Information for Institutional Administrators
Fellowships are awards applied for, won by, and made to, individual scholars. They are paid to those individual scholars, either directly or through the scholar’s institution (in accordance with the preferences of the awardee and his or her institution, and as arranged with ACLS).
Research grants, by contrast, are most commonly awarded to institutions—typically, the colleges or universities employing the individual scholars. For example, ACLS Digital Justice Grants fall under the category of research grants. In some cases, however, grants are awarded to individuals (such as our ACLS Project Development Grants). Please read the information on the respective program page for more information.
2. Fellowship Funding Structure
Funds that accompany ACLS fellowships generally take the form of salary replacement at the postdoctoral level and support stipends at the doctoral level. Unlike institutional grants, there are no budgets per se for any facilities or research costs. Many ACLS fellowships (such as Luce/ACLS Dissertation Fellowships in American Art and Getty/ACLS Postdoctoral Fellowships in the History of Art) provide supplementary funding and assign these funds directly to individual fellows.
There is no “Principal Investigator” (PI) for a fellowship, as there is with an institutional grant. The awardee for an ACLS fellowship is an ACLS fellow.
There is no institutional responsibility regarding a fellow’s stipend funds except where the university agrees to act as the vehicle or agent for payment of funds at the request of the fellow. This arrangement is typically done to facilitate payment of additional “top-up” funds needed to bring the award’s stipend up to the scholar’s regular salary, and to ensure continuous provision of benefits at the fellow’s home institution.
Since fellowship funds take the form of salary replacement or support stipend, the responsibility for any applicable taxes on the award rests with the individual fellow.
Unlike institutional grants, ACLS fellowships are not awards paid to the university per se. The amount and timing of the salary replacement is worked out individually by fellows with their institution in advance of the fellowship period.
For many fellowship programs, ACLS makes its awards on the condition that fellows devote themselves fulltime to the projects they propose during the award term. This does not assume sabbatical pay or leave, though those are often the conditions under which the awards are taken up. (Some ACLS programs have different structures. Please consult the relevant program webpage for more information.)
In many cases, the fellowship stipend does not equal the fellow’s normal salary. In calculating the shape, scope, and amount of its awards for programs that require semester- or year-long supported research leaves, ACLS expects that fellows’ institutions will “top up” ACLS awards to meet the normal salary and benefits, in order for faculty members (and therefore, their institutions) to take advantage of the award and the honor it represents.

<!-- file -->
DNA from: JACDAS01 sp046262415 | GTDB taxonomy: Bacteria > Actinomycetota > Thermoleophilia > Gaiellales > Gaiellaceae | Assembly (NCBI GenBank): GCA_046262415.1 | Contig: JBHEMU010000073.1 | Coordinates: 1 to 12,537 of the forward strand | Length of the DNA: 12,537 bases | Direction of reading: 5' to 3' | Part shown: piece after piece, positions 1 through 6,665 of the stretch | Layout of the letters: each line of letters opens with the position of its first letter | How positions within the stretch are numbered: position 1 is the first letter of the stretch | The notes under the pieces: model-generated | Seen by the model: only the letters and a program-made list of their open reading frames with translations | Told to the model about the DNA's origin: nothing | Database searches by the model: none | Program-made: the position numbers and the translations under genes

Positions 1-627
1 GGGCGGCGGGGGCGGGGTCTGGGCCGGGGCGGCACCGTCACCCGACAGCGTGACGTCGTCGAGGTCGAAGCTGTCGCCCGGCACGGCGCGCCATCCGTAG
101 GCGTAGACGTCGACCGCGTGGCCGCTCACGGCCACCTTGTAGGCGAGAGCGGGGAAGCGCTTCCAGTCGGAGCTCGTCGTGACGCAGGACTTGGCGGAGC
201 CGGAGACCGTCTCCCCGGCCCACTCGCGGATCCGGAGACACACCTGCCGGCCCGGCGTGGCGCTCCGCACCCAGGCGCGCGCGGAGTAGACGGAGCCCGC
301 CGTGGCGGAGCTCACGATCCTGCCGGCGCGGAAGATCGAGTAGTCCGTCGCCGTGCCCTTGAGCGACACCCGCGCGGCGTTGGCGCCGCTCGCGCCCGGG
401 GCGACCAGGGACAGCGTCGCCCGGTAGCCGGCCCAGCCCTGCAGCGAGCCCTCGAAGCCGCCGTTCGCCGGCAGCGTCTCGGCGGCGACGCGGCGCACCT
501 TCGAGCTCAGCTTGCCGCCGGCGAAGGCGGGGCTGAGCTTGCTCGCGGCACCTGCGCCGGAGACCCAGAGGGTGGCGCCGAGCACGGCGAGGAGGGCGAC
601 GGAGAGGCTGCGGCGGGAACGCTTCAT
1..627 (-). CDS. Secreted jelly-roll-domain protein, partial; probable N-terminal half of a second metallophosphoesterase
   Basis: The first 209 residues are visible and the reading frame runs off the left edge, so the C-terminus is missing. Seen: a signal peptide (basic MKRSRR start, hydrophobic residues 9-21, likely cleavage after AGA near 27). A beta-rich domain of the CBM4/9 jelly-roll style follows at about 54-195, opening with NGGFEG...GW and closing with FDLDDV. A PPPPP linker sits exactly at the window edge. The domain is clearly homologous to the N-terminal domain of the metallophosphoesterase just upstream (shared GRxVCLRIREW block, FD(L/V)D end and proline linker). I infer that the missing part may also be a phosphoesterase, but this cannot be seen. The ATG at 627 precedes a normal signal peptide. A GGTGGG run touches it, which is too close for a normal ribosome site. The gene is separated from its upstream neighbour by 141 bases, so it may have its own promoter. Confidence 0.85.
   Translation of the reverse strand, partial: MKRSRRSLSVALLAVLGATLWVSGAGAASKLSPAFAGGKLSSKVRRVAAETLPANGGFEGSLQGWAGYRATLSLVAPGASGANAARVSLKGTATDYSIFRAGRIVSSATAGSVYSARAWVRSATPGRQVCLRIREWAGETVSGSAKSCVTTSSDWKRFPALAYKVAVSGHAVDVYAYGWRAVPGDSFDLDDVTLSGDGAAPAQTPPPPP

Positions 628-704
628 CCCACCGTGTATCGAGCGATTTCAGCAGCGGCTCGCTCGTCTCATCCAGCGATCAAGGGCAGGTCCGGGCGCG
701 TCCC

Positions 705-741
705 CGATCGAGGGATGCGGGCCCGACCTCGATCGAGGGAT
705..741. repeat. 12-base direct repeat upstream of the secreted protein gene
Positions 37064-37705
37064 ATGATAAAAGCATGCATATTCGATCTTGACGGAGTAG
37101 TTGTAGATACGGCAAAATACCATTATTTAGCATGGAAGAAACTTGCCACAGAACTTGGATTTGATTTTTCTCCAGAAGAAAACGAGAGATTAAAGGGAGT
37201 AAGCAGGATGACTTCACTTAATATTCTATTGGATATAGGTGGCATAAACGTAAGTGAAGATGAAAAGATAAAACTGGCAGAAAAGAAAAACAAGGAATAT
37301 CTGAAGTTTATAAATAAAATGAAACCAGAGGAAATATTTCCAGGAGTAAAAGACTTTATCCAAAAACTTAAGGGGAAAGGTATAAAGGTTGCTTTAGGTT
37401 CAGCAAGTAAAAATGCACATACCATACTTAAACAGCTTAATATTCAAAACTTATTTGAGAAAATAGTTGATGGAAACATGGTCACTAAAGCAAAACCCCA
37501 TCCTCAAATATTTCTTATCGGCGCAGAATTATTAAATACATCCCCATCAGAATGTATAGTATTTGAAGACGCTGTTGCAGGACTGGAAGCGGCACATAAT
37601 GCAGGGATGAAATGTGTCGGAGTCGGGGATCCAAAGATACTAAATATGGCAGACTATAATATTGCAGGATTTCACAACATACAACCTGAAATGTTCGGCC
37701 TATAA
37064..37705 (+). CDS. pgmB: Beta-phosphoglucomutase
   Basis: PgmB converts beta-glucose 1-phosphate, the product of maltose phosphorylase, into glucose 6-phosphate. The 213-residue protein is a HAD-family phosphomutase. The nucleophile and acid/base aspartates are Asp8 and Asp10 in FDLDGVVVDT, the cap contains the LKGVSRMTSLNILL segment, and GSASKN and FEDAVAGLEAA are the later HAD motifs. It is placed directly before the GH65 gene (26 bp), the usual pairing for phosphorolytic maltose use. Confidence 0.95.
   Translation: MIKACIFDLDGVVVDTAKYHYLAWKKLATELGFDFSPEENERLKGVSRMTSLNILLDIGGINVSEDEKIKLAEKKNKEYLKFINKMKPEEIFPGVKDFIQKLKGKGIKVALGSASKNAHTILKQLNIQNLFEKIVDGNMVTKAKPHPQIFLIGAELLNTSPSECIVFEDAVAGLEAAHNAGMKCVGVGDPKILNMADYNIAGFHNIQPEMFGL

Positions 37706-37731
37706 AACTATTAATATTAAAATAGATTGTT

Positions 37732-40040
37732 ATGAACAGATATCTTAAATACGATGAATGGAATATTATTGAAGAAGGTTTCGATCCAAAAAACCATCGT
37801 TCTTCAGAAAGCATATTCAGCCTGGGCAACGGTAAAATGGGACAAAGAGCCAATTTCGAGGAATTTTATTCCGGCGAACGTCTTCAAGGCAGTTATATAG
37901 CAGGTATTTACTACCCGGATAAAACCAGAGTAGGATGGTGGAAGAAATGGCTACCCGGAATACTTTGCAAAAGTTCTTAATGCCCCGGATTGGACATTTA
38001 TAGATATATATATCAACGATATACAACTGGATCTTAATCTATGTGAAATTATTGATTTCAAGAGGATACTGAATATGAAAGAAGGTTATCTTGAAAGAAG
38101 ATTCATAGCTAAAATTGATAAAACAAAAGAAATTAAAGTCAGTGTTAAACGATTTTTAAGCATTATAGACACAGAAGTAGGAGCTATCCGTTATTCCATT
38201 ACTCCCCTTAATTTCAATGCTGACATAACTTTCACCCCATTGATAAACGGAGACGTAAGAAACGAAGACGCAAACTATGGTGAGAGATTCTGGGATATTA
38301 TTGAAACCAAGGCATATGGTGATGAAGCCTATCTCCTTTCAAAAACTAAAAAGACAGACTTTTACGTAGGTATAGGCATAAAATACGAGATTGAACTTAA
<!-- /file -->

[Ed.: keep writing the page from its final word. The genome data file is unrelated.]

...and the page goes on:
ACLS fellowships do not provide benefits. ACLS expects that, for fellows who have fulltime/benefits-eligible appointments at the time of the award, fellows’ home institutions will continue to provide regular benefits to fellows during the fellowship period.
In contrast to institutional grants, institutions may not “charge” costs of any kind to ACLS fellowships, such as benefits, indirect costs, or overhead. This rule obtains even in cases where the fellowship stipend is routed through the institution.
ACLS fellowships will not have “unspent” or “excess” funds. ACLS fellows are entitled to the entire amount of their awards as initially designated in accordance with their salary replacement need (unless they violate the terms of the fellowship). Since ACLS fellowships are made to individual scholars rather than to their institutions, ACLS cannot ask for funds back from the institution. The standard scenario is that funds are “fully expended” – paid out per regular salary payments – by completion of the fellowship period.
Unlike institutional grants, ACLS fellowships have no requirements for financial or expenditure reports from the accounting office or Office of Sponsored Research (OSR) at fellows’ institutions. ACLS fellows may be asked to account for funds expended under any special budgets for research costs attached to their stipends.
Unlike institutional grants, ACLS fellowships have no requirements for narrative reports from the accounting or OSR offices at fellows’ institutions. ACLS fellows are obliged to submit final reports to ACLS on their research or writing during the fellowship year.
It is not possible to transfer a fellowship from one institution to another, given that it is an award to an individual. If an ACLS fellow changes institutions before or during the tenure of the award, ACLS may route the fellowship stipend through the new institution—but no transfer of funds is necessary between the fellow’s old and new institutions. It is not possible to take funds from an ACLS fellowship salary stipend and re-grant them to any other individual or institution.
Note on research budgets attached to ACLS fellowships:
Some ACLS fellowship programs provide for small research budgets attached to the fellowship. There is no exhaustive list of what line items are allowable in such research budgets: equipment, personnel, travel, and services costs are all acceptable in accordance with the terms of the specific fellowship award.
It generally is not possible to cover administrative overhead or fellows’ salary or benefits as costs under such research budgets.